On one such night Peter Sjardin from the band Group 1850 came along to a session bringing with him two acquaintances, his manager and record boss Hugo Gordijn and producer Hans van Oosterhout. Both Gordijn and van Oosterhout were impressed by Supersister and immediately offered the band the chance to record a single, released in the Spring of 1970. With Supersister’s repertoire being somewhat lengthy, the task during the band’s first recording session was to come up with two pieces, each no more than three or four minutes duration. Hans van Oosterhout advised the band to re-write either one of the calmer pieces or an intense up tempo piece for their first single. Typically, Supersister combined the two ideas and the highly innovative “She Was Naked” was born. Coupled with the eccentric “Spiral Staircase”, the single was released on the independent Blossom label and reached a height of number 11 on the Dutch singles chart, perhaps assisted by a memorable performance at the Holland Pop Festival in Kralingen (later known as the Dutch version of Woodstock). Thanks to the success of “She was Naked” and through the support of Dutch DJ Willem van Kooten and A&R scout Fred Haayen, Supersister soon signed a contract with the Dutch division of Polydor Records. The first result of this new association with Polydor was the release of the single “Fancy Nancy” b/w “Gonna Take Easy”. Eager to remain unique, the A-side of the single was strange, but innovative. “Fancy Nancy” was a parody of Elvis Presley and late fifties rock and roll blended with progressive influences. The reaction to the single in the Dutch music press was stunned amazement and the hoped for commercial success failed to materialize. Despite this, producer Hans van Oosterhout recognised the underground appeal of Supersister lay more in the world of albums than singles. In four nights Supersister recorded their first long playing record, the marvellous “Present from Nancy”. The music recorded acknowledged Supersister’s influences, but was uniquely their own. Fuzz-bass, floating flute solo’s, choral elements and complex but tuneful arrangements were all part of the puzzle, with lyrics written in English by Ron van Eck and music written by Robert-Jan Stips.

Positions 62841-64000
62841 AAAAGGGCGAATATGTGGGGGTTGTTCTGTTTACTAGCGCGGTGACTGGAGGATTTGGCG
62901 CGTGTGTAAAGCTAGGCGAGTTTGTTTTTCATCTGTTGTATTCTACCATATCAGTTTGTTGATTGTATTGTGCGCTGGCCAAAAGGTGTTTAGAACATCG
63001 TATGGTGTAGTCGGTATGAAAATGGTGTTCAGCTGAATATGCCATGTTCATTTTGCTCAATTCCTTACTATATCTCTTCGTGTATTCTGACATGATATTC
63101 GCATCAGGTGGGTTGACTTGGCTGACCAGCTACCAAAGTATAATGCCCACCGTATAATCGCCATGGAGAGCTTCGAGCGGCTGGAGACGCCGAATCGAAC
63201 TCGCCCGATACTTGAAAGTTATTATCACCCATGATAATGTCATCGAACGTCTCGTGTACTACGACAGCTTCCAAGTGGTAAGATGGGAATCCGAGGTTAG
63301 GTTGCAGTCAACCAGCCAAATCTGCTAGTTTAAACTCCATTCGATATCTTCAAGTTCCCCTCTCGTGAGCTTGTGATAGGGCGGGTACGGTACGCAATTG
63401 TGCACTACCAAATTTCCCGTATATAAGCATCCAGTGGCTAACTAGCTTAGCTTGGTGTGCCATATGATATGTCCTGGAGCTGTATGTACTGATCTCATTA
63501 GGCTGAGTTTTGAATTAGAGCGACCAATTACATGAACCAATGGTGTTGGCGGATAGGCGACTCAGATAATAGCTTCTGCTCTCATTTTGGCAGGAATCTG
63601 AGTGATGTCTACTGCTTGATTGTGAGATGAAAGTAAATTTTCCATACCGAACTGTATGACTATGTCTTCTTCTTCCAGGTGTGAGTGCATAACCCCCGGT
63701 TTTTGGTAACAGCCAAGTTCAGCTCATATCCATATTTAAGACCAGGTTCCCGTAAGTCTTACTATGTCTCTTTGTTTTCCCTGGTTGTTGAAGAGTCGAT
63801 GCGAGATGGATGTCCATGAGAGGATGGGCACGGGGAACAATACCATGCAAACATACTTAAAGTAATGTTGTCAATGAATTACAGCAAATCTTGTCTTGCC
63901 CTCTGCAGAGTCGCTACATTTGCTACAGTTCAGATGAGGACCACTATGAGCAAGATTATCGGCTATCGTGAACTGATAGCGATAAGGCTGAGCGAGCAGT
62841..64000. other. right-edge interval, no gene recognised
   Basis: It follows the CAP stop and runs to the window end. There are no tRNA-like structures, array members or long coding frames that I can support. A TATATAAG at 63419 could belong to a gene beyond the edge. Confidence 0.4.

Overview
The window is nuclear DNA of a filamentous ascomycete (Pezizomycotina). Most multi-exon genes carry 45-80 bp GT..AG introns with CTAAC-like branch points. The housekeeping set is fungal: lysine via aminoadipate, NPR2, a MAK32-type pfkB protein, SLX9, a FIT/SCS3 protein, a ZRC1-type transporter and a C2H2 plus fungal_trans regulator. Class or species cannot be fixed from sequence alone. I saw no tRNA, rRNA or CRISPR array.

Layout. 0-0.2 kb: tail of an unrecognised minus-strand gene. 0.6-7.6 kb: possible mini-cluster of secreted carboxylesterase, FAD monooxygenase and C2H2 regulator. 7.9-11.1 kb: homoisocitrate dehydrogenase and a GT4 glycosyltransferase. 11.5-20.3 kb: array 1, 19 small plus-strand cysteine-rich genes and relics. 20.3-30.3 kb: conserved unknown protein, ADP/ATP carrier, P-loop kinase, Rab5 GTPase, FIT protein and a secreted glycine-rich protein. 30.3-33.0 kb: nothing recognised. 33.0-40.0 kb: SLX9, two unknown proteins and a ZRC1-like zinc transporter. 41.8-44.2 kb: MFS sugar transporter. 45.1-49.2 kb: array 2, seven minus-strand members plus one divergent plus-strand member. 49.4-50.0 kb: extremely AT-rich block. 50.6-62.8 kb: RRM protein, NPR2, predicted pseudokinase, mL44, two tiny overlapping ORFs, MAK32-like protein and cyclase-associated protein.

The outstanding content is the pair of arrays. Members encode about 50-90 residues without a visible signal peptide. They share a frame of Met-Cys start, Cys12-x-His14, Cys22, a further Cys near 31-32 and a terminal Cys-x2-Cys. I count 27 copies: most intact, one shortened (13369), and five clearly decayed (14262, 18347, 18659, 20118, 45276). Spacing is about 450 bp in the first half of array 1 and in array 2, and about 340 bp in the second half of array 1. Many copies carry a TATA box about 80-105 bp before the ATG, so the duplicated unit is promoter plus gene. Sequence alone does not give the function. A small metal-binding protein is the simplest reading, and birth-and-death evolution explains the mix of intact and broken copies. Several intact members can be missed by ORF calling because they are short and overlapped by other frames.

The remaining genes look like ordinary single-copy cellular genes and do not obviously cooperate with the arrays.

The title track, “Present from Nancy” opened the album. A piece divided into two parts, the track began with an almost Latin influenced motif before evolving into a new movement dominated by fuzz bass and impressive flute solo. “Memories Are New (Boomchick)” was a work of three parts which began with a typical, almost whimsical Stips musical excursion for the “Memories Are New” section, before the organ dominated innovation of “11/8” took hold. The “Dreaming Wheelwhile” brought the work to a more sedate conclusion and had the spirit of Erik Satie looking over it.